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Court of Appeals Holds That Parents Accused of Child Neglect for Failure to Seek Medical Treatment May Assert Statutory Religious Defense

Posted on Thursday, June 7, 2018

In In re Piland Minors (Docket No. 340754), the mother gave birth to the couple’s third child on February 6, 2017.  The couple opted for a home birth, with the assistance of a midwife.  The day after the baby was born, the midwife told the parents that the baby was suffering from jaundice.  The parents did not take the baby to the doctor, electing to pray for the baby’s good health instead.  Three days after she was born, the baby died.  The doctor who performed the autopsy confirmed that jaundice is a very treatable condition, and the baby likely would have survived had she received medical treatment.

The parents believe that any medical condition which cannot be treated by simple first aid should be “left in the hands of God.”  The Department of Health and Human Services filed a petition for the termination of the parents’ rights to their two older children, fearing that the parents would fail to seek medical attention when necessary for these children as well.  The parents also stated that their religion required them to use corporal punishment as a form of discipline and that they would not comply with the Trial Court’s order requiring them to refrain from using physical discipline on their children.

The case was schedule to proceed to an adjudication trial, where the jury would determine if there were grounds under MCL 712A.2(b)(1) for the Trial Court to assume jurisdiction over the parents’ two remaining children based on the parents’ failure to provide medical care to the baby.  Prior to the trial, the parents’ trial counsel requested that the Trial Court instruct the jury on MCL 722.634, which states that parents who are legitimately practicing their religious beliefs shall not be considered negligent parents if they fail to provide medical treatment for their children.  The Trial Court, however, found that the statute’s use of the word “negligent” meant that MCL 722.634 only applies in tort cases, and not child neglect cases.  Thus, the Trial Court refused to include MCL 722.634 as part of the jury instructions.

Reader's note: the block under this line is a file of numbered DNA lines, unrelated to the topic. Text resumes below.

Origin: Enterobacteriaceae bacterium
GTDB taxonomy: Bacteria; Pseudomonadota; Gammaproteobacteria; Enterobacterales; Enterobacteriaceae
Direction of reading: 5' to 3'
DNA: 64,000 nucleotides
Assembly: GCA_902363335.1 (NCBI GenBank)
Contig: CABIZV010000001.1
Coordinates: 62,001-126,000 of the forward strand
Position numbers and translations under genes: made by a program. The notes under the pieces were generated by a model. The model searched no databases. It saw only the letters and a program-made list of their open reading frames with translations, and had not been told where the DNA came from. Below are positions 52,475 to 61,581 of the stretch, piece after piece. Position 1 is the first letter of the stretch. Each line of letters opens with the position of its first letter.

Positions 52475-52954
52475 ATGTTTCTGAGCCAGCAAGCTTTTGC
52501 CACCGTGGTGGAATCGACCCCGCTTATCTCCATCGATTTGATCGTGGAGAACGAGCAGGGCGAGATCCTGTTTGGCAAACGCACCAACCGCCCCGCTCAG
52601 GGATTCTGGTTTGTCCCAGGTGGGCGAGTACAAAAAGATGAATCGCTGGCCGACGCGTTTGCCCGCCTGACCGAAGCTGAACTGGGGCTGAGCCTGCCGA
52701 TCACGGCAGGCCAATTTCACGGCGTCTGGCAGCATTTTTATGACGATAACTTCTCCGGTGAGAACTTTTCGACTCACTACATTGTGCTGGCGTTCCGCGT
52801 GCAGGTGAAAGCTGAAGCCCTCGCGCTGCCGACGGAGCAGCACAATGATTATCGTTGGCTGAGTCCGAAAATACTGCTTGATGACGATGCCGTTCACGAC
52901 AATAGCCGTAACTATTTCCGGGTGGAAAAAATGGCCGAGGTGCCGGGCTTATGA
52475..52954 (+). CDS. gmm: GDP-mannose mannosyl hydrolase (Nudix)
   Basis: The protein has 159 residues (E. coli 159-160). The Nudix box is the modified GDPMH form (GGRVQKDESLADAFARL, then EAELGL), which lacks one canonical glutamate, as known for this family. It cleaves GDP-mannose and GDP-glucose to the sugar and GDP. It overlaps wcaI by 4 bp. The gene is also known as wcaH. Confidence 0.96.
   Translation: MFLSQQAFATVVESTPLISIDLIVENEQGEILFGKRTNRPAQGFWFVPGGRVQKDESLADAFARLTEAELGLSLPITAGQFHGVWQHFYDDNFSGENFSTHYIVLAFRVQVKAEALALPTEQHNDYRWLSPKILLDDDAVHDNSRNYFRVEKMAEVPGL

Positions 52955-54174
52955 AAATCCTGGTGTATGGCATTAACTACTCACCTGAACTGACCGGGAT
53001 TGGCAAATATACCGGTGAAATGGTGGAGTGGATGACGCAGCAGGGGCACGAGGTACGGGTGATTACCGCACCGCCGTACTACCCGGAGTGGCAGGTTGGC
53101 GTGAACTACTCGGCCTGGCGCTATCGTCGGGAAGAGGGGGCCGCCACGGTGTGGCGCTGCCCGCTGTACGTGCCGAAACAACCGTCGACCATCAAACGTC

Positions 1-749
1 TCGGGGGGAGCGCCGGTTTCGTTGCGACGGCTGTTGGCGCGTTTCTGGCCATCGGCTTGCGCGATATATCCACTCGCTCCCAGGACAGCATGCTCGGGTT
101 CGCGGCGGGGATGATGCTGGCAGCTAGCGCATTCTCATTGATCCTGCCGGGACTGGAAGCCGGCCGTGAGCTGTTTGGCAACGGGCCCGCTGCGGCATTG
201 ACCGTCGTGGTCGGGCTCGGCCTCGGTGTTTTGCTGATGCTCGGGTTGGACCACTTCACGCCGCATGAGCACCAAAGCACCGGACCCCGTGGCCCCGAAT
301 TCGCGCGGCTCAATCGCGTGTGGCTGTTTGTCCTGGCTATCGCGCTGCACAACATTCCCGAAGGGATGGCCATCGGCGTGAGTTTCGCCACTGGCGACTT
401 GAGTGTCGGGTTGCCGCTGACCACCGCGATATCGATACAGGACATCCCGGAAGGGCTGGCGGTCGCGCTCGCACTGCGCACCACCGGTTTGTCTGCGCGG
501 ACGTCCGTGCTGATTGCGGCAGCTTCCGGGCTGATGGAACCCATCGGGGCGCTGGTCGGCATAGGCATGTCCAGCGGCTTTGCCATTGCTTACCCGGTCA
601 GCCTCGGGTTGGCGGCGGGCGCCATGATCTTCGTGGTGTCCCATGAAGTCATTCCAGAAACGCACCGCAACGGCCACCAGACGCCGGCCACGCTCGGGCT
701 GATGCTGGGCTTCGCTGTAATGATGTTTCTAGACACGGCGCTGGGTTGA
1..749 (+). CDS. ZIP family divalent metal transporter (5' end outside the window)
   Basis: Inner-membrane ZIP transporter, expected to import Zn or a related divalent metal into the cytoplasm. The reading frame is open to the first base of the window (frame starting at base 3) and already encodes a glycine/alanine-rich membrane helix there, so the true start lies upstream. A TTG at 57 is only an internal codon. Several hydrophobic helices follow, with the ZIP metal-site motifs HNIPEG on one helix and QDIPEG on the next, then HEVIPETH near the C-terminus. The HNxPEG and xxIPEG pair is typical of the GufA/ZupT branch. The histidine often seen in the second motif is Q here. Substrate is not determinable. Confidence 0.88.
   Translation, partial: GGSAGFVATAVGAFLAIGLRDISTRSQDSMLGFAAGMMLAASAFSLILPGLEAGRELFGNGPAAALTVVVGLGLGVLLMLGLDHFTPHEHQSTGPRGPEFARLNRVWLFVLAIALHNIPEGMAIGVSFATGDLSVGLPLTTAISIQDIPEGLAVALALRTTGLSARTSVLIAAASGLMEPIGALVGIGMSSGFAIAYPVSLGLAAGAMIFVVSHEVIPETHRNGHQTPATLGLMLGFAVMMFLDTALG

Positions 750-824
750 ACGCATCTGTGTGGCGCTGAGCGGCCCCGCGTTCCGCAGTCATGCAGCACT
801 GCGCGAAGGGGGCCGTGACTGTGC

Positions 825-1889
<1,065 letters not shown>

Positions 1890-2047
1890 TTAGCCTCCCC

The parents’ trial counsel filed an interlocutory appeal, arguing that the Trial Court erred in finding that MCL 722.634 did not apply to child protection proceedings.  The Court of Appeals ultimately agreed with the parents.  It reasoned that MCL 722.634 is a provision of Michigan’s Child Protection Law, the purpose of which is to protect children from abuse and neglect.  The Legislature’s choice to include MCL 722.634 as part of Child Protection Law clearly signaled that it intended parents accused of neglecting their children to have the benefit of asserting the religious defense established in MCL 722.634.  Therefore, the Court of Appeals ordered that the Trial Court must instruct the jury on the language of MCL 722.634 during the adjudication trial.

Judge O’Brien concurred with the majority’s holding that MCL 722.634 applies in the context of Child Protection Law.  However, she disagreed with the majority’s decision to order the trial court to instruct the jury on MCL 722.634 in this case.  She reasoned that MCL 712A.2(b)(1) allows a court to take jurisdiction over a child if the parent either neglects or refuses to provide necessary medical care for the child.  Because the plain language of MCL 722.634 uses the phrase “negligent parent,” Judge O’Brien believes that the Legislature only intended MCL 722.634 to provide a defense in situations where the parents neglected to seek medical treatment—not situations where the parents refused to seek medical treatment.  Therefore, she believed that the Trial Court should have had the discretion to decide whether MCL 722.634 applies to the facts of this case, rather than unequivocally ordering the Trial Court to instruct the jury on MCL 722.634.

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